By Christopher Roach
The American system does not require unanimity. In fact, its design presumes deep disagreement on matters of morality and policy.
This is why questions like religion are left to individual conscience, and why most policy is left to states or even smaller units, where the law’s touch will not be felt as harshly, because it reflects the more similar values of a smaller group. Finally, regardless of who has the reins of the federal government, the Constitution renders a great deal of substantive activity off limits, as exemplified by the Bill of Rights.
The theory is sensible. Sometimes one side wins, sometimes the other. Because one does not know if his side will be in power or on the receiving end of the power of others, government is limited. Parties agree to limit themselves when they are in power, in exchange for knowing their future opponents are also bound by the same limitations.
This system requires some minimal degree of national unity and national identity to function. One would not agree to share power with hostile strangers; this is why invasions are so feared throughout history. Until recently, our common culture and shared status as Americans limited the extent and depth of political disagreements.
Of course, there were still significant debates. The system broke apart during the Civil War, which arose from a massive contradiction in social systems and economics, but the patterns of American self-government were pieced together reasonably well thereafter. After World War II, an era of consensus began, which permitted a relatively peaceful navigation of the civil rights’ social revolution.
Only with the end of the Cold War have things begun to fragment, once again.
A Fragmented Nation
Deep disagreements about economics, foreign policy, immigration, and national identity rose to the surface after the Cold War ended. Clinton and Bush both sought a more ambitious role in the world, but this received a cool reception from Americans in both parties.
President Obama egged on racial conflict and accelerated the radicalization of middle America. Donald Trump’s surprising victory was a direct consequence. This caused the bureaucracy and the people in charge of both parties to lose all sense of perspective. They hated him and they hated his supporters. Whatever sense of national identity we once shared is almost completely fractured, and every limit on government has begun to dissipate.
The media and elites’ hostility to the old, unifying symbols of the nation, such as the flag and the founders, underscores the erosion of the cultural unity and mutual commitment to sharing power that self-government requires. The low point (to date, at least) can be found in the multiple criminal prosecutions of President Trump, which are taking place in the shadow of Biden’s open and unpunished corruption.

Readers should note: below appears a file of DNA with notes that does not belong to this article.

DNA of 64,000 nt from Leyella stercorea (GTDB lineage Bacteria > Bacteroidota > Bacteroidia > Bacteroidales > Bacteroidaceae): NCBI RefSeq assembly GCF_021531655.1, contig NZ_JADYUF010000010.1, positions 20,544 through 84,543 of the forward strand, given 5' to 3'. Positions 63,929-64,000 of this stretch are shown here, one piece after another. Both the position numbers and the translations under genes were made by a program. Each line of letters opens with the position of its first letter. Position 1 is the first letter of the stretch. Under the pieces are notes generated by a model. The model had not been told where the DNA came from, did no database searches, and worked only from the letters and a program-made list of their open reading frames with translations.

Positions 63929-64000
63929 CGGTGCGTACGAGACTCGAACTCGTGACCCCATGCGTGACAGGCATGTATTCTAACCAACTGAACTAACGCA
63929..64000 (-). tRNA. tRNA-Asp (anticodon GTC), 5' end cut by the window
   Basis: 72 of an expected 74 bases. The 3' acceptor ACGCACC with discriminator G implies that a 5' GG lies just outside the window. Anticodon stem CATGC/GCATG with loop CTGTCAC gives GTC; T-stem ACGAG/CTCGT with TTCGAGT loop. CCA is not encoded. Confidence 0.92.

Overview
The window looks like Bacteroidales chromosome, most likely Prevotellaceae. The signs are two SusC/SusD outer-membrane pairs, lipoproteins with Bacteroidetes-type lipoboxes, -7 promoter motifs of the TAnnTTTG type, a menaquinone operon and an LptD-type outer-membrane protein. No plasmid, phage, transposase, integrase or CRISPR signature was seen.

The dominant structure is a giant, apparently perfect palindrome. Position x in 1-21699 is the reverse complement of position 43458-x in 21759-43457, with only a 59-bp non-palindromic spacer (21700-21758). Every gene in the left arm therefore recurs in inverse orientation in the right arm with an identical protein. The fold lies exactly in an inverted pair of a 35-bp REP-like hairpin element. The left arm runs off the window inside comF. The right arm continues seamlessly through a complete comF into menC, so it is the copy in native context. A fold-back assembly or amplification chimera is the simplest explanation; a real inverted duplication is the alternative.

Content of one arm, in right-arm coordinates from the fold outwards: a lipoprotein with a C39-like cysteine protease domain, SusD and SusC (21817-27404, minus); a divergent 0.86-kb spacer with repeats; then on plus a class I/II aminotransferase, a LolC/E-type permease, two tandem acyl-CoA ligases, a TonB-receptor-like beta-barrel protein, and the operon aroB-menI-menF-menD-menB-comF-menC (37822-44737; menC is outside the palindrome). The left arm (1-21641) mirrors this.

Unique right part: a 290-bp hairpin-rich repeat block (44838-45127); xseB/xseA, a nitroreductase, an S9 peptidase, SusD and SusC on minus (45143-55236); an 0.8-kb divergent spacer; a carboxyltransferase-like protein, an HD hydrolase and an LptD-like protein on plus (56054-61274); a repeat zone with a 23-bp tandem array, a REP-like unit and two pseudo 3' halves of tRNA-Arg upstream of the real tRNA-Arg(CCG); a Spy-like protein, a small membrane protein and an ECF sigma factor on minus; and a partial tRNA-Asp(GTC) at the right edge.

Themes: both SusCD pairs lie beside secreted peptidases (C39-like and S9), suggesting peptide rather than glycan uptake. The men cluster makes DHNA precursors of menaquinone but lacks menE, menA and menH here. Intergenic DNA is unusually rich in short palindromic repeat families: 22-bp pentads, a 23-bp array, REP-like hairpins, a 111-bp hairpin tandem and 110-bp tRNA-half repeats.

In a real sense, for Republicans at least, elections do not matter. A Republican president will not be able to govern if he aims to change business-as-usual in the slightest, even if he somehow wins. The military-industrial complex, the intelligence agencies, and the millions of federal workers, federal contractors, and beneficiaries will not let him make any meaningful changes. As repeatedly demonstrated in Russiagate and numerous other episodes during Trump’s presidency, the defiance of the permanent bureaucracy and its alignment with the narrow partisan ends of the Democrats visibly undermine the reality of self-government.
No hints of reconciliation have revealed themselves. While there are Quisling Republican Party members happy to see Trump being persecuted, these people do not have a real constituency, and are more properly deemed part of the uniparty, indistinguishable from Democratic partisans.
American Division Defined by Ideology
Unlike other nations’ internal conflicts, ours is chiefly an ideological conflict, which only secondarily includes differences of generations, ethnicity, and geography. In this way, it resembles the serious divisions that characterized Russia before the Bolshevik Revolution, Chile during the transition from the Allende to the Pinochet regimes, and, most saliently, France at the time of the Dreyfus Affair.
These three conflicts ended differently. Russia descended into a bloody and genocidal civil war in 1917 followed by the 75-year rule of the communists. Their persecutions of the Russian people rivaled that of their foreign enemies. This event is worth learning from because the good guys, who were brave and tough and motivated, still lost.